By Daniel Stroe – Bucharest
Less than 180,000 babies were born in 2013, the lowest birth rate since the Second World War, Romania’s National Institute of Statistics (INS) warned yesterday, pointing out the phenomenon is likely to continue on a long term.
“To replace the population on the same level we should have 2.2 children per woman. The current level is 1.4 children per woman” Tudorel Andrei, head of INS, explained.
Official numbers show that 178,000 children were born last year. By comparison, in 1990, the first communist-free year, there had been almost 315,000 babies born. Until 2011, the first year with full impact of austerity measures which also envisaged mothers’ indemnities, the number never fell under 200,000. And the decline will not stop, Andrei also underlined.
Thus, Romania’s population is assessed to decrease by 7.2 million by 2016, in a scenario with external migration, and by 6.9 million, in one without external migration. At the same time, the gender gap will narrow, women representing 51.5 % and, respectively, 52.2 % in the cases mentioned above.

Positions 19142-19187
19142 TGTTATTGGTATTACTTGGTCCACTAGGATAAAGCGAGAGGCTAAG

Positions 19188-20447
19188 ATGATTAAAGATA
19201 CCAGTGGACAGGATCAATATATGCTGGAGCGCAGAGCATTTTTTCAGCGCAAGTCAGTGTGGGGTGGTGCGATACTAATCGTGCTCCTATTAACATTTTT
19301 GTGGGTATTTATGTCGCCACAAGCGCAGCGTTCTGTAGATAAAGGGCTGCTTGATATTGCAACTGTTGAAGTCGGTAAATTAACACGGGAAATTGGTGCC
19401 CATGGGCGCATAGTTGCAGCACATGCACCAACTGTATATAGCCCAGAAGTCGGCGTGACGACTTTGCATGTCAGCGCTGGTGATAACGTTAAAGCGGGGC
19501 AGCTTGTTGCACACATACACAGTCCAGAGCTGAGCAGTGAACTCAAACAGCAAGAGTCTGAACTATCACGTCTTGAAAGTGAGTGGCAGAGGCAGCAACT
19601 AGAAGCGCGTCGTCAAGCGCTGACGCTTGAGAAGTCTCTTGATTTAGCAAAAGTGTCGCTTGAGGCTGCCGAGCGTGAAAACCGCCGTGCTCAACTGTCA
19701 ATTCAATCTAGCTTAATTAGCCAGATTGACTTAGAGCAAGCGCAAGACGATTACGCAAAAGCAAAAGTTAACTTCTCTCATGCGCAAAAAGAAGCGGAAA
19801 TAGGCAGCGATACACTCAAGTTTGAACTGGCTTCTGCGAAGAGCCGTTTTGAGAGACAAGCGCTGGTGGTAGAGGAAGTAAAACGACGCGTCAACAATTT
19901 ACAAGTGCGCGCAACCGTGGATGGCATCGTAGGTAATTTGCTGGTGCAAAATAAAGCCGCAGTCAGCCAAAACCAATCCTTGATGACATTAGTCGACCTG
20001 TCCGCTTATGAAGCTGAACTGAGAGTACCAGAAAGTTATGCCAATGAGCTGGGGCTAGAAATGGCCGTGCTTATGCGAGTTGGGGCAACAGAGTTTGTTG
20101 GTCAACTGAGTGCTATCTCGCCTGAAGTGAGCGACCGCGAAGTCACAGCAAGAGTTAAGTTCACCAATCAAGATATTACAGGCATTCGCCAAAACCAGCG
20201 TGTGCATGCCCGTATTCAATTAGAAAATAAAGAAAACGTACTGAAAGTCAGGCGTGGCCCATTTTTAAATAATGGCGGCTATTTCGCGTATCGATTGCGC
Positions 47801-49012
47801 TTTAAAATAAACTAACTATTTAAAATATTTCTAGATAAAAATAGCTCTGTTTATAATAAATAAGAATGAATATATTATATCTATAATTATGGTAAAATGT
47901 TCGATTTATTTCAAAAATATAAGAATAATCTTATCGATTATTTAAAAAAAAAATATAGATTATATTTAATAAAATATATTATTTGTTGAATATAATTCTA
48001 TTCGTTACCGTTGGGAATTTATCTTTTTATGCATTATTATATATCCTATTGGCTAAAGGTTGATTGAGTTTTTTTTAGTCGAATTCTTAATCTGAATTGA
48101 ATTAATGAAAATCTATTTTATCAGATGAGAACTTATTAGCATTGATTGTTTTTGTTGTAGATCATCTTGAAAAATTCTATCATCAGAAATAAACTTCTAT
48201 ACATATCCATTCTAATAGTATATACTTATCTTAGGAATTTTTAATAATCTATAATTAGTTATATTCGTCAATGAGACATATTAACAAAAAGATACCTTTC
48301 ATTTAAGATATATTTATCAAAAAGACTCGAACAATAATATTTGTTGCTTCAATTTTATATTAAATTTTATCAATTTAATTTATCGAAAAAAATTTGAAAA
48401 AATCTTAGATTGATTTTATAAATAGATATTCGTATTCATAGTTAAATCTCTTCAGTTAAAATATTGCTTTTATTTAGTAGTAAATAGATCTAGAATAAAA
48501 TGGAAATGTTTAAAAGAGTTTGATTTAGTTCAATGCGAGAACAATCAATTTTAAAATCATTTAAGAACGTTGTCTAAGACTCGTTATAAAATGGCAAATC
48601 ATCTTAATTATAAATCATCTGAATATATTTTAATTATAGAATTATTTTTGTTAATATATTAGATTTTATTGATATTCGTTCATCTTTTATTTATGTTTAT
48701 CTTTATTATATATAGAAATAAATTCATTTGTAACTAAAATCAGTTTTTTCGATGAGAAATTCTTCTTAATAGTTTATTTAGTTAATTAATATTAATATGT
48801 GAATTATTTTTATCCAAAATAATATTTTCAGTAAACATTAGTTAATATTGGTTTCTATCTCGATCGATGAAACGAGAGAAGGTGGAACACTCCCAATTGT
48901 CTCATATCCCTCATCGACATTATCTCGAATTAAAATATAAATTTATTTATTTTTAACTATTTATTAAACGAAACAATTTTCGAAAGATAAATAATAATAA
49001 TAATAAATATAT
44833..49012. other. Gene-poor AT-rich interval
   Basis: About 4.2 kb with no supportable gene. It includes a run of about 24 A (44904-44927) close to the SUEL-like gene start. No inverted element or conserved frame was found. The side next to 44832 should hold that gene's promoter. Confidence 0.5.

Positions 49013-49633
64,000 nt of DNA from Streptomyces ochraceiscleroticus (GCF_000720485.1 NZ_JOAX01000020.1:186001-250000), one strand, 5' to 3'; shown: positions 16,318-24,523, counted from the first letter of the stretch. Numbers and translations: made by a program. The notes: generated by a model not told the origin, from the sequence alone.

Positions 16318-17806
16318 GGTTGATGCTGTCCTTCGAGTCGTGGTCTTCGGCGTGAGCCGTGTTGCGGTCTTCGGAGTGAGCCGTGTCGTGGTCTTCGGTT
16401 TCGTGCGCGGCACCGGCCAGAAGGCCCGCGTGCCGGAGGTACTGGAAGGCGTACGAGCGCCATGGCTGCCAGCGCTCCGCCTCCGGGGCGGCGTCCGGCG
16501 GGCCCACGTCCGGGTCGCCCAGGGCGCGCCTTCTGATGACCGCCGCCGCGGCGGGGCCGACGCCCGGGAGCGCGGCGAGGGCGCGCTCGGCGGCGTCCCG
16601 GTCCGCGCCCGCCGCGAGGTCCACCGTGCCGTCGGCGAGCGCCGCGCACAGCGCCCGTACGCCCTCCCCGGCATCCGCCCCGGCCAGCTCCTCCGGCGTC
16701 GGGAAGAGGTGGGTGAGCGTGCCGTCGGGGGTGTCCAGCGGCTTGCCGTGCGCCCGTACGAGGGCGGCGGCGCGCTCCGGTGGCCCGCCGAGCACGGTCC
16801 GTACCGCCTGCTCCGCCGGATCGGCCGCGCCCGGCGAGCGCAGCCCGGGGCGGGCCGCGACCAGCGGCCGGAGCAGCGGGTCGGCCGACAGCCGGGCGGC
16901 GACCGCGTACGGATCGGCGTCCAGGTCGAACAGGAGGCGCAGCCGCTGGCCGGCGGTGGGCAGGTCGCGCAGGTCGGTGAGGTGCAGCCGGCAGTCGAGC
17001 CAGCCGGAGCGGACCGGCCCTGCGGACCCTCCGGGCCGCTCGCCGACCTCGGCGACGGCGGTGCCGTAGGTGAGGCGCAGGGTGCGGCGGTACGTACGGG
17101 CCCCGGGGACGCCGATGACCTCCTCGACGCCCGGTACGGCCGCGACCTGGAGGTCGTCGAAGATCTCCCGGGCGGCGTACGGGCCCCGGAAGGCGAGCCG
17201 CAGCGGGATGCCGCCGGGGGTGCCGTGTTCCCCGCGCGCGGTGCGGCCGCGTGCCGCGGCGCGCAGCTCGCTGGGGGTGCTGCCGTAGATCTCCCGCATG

Silvia Pisica, director of the demography and social statistic agency, came up with other explanations. “The large majority of those who have left the country are between 25 and 45 years old, which the age fit to make children. On the other hand, let’s remember that marriages used to happen around the age of 22. Now the age when a couple thinks to have a child at is towards 30. So the average number of children per couple is on the wane. When Ceausescu’s baby boom occurred, there were 575,000 new born babies” she added, as quoted by Hotnews.
The proportion of young population (0-14 years) will also diminish, going down from 15.9 %, as it is now, to 12.1-12.5 % in 2060, evaluations also show. The adult population (14-64 years) is also expected to shrink by 5.8 million 2060, reaching about 8 million. On the other hand, old population (over 65) will continue to grow, following the general European trend, INS says. In the interval 2002-2011, the old population grew from 14.1 % to 16.1 per cent.
According to the final results of the census taken in 2011, Romania has a population of 21.1 million people. But the number is expected to be a little higher, since at that time more than 2 million Romanians were working abroad, mostly in Spain and Italy, and had no one else in their families left behind to answer questionnaires of the census takers. Compared to the previous census in 2002, the population decreased by 1.5 million people.